Tendency to “I am less fooled by fake news than others”

The spread of fake news is a great challenge for humanity to face threats such as the Corona 19 epidemic. A survey of American adults revealed that many overconfidence that they are not fooled by fake news than the average person.

The spread of fake news from the beginning of the Corona 19 epidemic has been a big problem. There was an incident in which a person who believed in the rumors that 5G contributes to the corona 19 virus outbreak fired on the radio tower, and even conspiracy theories that Bill Gates tried to spread the Corona 19 vaccine and false microchips were popular.

It is also pointed out that as the development of the Corona 19 vaccine is progressing, the movement against the vaccine is active. Twitter and Facebook have also taken action to eliminate misinformation or conspiracy theories about vaccines.

Anthony Pouch, director of the National Institute for Allergy and Infectious Diseases, who leads the U.S. government’s infection countermeasures, said in an interview that the problem is that the corona19 epidemic is clear and the hospital is in crisis. He pointed out that there is a high percentage of people who do it. It is argued that those who believe fake news about Corona 19 in public health measures are a big challenge.

A research team at North Carolina State University and South African University of Science and Technology conducted a survey of 1,793 Americans recruited online to investigate the tendency of people to believe fake news. Participants responded to their feelings when viewing content including fake news and influences that they and others received from fake news related to Corona 19.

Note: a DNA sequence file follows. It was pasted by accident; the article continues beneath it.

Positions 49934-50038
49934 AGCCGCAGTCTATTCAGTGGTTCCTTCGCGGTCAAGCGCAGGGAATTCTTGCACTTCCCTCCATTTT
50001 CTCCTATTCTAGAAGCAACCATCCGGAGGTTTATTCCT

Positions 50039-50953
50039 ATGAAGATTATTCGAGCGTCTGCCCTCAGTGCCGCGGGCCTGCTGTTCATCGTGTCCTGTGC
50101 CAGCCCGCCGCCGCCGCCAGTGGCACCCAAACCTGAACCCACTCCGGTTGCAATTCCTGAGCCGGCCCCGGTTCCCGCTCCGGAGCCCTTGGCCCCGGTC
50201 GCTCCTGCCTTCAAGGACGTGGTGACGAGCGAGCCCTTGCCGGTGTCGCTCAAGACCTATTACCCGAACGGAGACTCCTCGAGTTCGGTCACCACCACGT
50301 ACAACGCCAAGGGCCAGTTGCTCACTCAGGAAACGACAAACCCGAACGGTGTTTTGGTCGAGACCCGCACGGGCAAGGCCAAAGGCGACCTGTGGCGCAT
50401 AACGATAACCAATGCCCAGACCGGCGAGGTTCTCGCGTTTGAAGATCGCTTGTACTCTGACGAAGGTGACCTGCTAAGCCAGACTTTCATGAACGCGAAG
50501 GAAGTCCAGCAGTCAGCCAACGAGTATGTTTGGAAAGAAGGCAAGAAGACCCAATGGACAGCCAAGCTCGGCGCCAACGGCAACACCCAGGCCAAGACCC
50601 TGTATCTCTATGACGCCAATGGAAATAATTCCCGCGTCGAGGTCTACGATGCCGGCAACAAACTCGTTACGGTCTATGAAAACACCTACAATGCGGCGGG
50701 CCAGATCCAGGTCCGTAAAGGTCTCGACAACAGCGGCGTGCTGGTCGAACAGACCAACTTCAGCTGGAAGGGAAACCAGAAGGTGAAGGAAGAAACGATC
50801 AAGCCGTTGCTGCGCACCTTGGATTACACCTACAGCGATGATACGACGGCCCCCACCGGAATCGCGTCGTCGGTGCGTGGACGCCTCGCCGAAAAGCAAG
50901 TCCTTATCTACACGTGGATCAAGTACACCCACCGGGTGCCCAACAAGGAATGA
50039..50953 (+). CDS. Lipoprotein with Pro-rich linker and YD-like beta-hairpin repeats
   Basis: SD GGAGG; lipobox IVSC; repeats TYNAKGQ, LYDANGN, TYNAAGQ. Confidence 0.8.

As a result of analyzing the responses, the research team found that participants overwhelmingly tended to believe that people other than themselves were more likely to believe fake news and that they were more difficult to be fooled by fake news than average. This phenomenon is called a third-person effect hypothesis, and that people who are exposed to media information tend to think that other people are more strongly influenced than themselves.

The research team said that it is difficult for many people to participate in media literacy education and training due to the third-party effect on the problem that they think they are difficult to be fooled by fake news. Said.

In addition, it was found that there is a high possibility that negative emotions such as fear, anxiety, and disgust are revived when viewing content including fake news. First, the research team found that people are more likely to take action based on content that evokes negative emotions and share social media information. He also pointed out that messages focused on emotions are more easily transmitted to social media than neutral content such as abstract scientific information, and that fake news spreads more because people who saw fake news are influenced by negative emotions.

They pointed out that while people tend to believe fake news, those who want to convey accurate information can take advantage of the nature of acting on negative emotions. Negative emotions, such as fear or anxiety, can facilitate people’s exploration of information or urge people to avoid certain actions, so informers need to review the use of these emotional messages to convey accurate information about COVID-19 and public health. Said there is. Related information can be found here .



Through the monthly AHC PC and HowPC magazine era, he has watched 'technology age' in online IT media such as ZDNet, electronic newspaper Internet manager, editor of Consumer Journal Ivers, TechHolic publisher, and editor of Venture Square. I am curious about this market that is still full of vitality.

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